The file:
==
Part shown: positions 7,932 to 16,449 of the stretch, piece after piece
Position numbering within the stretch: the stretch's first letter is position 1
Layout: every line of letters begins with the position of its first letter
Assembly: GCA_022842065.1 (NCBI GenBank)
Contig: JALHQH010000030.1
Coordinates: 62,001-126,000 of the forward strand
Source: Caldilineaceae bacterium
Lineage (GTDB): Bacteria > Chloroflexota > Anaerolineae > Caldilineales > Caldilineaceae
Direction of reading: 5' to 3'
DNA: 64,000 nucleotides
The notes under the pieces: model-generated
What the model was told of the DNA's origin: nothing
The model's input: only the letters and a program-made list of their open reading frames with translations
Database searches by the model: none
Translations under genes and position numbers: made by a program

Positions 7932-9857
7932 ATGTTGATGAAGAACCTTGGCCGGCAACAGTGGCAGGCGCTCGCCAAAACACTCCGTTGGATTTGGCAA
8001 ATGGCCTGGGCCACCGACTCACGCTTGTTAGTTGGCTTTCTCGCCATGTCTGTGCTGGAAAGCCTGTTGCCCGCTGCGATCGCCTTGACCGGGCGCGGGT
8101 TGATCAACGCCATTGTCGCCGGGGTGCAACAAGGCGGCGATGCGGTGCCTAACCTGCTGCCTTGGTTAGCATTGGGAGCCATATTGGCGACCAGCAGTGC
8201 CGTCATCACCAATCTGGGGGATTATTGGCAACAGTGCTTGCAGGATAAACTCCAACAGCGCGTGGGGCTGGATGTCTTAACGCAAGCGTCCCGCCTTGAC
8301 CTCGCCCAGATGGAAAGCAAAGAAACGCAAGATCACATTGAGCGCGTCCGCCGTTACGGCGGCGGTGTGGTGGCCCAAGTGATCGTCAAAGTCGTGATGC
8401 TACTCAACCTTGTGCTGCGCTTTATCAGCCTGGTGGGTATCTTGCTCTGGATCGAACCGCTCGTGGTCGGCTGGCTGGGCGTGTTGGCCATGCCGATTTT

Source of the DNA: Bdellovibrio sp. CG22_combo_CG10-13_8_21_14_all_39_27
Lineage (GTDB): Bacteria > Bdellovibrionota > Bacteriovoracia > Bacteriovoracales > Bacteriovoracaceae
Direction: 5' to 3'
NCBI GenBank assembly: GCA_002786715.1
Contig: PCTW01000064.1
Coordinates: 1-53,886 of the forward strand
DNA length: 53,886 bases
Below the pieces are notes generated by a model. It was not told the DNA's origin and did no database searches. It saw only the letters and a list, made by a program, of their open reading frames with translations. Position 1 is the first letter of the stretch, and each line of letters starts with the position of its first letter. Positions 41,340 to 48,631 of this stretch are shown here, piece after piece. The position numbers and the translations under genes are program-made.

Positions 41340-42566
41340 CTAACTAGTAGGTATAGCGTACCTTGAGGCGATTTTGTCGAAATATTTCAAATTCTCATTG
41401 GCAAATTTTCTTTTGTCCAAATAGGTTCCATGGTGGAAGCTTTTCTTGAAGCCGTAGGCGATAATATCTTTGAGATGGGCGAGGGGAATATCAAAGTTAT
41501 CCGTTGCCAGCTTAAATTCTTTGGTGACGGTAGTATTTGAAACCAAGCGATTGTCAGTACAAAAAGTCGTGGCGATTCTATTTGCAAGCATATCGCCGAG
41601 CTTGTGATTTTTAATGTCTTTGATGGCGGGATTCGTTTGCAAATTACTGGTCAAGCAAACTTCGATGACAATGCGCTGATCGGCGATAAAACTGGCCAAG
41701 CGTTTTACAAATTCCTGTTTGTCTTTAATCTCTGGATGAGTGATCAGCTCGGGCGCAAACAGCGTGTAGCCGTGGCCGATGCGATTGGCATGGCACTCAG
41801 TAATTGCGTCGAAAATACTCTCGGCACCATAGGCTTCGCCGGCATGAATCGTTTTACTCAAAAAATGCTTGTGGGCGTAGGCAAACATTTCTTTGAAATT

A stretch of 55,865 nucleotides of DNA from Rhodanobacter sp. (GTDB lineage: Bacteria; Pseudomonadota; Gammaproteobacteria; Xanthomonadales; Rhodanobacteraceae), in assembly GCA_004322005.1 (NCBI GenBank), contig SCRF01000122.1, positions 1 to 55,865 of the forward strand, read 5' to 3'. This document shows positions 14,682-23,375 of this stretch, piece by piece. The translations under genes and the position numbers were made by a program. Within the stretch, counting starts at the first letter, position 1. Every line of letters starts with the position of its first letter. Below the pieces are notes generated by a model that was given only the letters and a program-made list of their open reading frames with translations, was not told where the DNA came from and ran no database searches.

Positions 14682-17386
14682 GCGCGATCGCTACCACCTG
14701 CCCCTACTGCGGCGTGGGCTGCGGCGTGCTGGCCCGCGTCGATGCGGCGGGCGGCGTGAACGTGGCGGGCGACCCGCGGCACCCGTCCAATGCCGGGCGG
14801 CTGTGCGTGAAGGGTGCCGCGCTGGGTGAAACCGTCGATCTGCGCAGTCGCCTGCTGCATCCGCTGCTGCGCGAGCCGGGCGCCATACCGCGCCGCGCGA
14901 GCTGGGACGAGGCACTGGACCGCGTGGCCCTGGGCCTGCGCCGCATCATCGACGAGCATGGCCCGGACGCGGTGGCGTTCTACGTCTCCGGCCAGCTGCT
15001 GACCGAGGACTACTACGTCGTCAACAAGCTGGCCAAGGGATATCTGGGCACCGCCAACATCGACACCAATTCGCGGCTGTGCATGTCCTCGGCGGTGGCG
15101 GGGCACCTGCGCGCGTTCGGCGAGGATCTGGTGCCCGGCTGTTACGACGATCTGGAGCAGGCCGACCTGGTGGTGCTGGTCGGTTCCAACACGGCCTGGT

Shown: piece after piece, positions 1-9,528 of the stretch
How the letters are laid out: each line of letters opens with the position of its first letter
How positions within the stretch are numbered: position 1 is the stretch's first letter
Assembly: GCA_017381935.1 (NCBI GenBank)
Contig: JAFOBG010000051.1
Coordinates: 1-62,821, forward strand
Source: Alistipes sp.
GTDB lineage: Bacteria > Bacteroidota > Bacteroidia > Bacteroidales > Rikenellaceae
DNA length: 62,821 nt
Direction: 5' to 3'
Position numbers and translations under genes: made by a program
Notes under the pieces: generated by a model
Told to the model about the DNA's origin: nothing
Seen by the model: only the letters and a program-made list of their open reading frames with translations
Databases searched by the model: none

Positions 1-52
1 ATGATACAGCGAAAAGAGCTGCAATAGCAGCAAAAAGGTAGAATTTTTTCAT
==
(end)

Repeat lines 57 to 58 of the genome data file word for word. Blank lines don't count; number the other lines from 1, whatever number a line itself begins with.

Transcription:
Notes under the pieces: generated by a model
Told to the model about the DNA's origin: nothing